The leading site for the 7,500-seat ballpark, according to people who have seen the plans, is in Shockoe Bottom, north of Main Street Station and the Farmers’ Market in the block bounded by Grace, Franklin, 17th and 18th streets. But the proposed site, which would require bulldozing several buildings and businesses in the area, already is generating protest from nearby business owners and preservationists.
Aside from location, the biggest obstacle is funding. The proposed ballpark is estimated to cost $58 million, of which about $18.5 million would come from the public sector. The proposal calls for raising $30 million in private dollars.
One City Hall source close to the negotiations says the Braves have indicated a willingness to donate between $7 million and $10 million to jumpstart the cash flow.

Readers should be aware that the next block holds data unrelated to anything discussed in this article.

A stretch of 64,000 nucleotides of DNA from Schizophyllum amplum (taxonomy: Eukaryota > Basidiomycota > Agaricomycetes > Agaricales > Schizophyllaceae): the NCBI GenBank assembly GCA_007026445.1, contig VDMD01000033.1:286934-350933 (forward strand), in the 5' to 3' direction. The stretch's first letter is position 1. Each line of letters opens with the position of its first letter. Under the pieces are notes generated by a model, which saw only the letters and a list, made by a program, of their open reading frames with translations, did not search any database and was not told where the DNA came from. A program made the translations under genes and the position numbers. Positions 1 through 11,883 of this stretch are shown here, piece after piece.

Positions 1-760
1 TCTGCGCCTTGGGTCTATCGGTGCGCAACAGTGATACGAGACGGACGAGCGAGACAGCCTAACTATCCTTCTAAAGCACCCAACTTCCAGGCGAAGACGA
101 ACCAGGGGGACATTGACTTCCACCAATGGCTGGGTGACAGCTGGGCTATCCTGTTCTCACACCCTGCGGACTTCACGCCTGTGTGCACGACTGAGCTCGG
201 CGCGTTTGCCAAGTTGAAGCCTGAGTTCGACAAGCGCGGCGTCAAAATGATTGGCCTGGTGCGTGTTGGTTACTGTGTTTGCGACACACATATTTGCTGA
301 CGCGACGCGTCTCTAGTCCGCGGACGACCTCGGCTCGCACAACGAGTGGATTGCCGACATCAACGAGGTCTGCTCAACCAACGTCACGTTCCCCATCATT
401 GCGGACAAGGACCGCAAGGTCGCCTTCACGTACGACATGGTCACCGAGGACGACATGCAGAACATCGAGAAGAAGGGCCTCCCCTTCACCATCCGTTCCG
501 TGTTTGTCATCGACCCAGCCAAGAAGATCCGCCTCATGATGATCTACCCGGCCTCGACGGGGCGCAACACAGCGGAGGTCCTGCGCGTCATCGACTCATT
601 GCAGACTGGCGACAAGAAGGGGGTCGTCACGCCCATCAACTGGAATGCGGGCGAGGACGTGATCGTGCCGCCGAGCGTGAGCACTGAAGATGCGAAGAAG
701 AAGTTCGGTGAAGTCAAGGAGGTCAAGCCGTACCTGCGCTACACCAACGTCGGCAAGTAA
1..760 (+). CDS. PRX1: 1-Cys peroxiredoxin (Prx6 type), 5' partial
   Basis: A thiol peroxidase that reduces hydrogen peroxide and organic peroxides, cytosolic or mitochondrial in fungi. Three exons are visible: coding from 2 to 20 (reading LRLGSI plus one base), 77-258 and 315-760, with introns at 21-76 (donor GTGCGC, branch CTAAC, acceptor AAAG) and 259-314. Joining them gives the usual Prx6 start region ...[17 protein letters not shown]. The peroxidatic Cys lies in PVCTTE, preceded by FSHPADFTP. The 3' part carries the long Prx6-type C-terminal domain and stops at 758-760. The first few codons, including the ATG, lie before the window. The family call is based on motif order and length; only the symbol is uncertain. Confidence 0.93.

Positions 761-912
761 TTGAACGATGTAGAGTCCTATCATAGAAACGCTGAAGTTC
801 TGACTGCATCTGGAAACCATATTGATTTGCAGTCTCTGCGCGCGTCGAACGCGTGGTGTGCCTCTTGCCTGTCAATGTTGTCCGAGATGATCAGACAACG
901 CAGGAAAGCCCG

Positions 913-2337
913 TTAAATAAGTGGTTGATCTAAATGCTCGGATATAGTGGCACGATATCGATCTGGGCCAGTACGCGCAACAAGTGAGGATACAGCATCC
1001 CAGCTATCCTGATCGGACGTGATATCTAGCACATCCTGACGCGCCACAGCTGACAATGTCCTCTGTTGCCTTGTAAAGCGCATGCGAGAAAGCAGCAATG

Richmond Braves General Manager Bruce Baldwin says the $10 million figure may be a tad ambitious. The Braves are willing to put up a significant amount of money, he says, but probably not that much.
“The number at this point is a nebulous amount,” Baldwin says. “I would think we’re probably talking a couple million plus.”
Regardless, the commitment from the Richmond Braves, the top farm team for the big-league Atlanta Braves, will help the fund-raising considerably. The team can pre-lease luxury boxes, sell the naming rights to the stadium and offer other incentives to generate support from Richmond’s corporate community.
Teams such as the Braves shouldn’t have a problem raising $20 million to $30 million in private money, says Dennis Coates, a sports economist at the University of Maryland at Baltimore County, in part because they have a long track record from which to project profits.
Although unfamiliar with the specifics of the Richmond proposal, Coates, who has authored numerous studies on stadium financing, says $30 million isn’t unreasonable. “There are lots of reasons why private investors would do this,” he says. — Scott Bass
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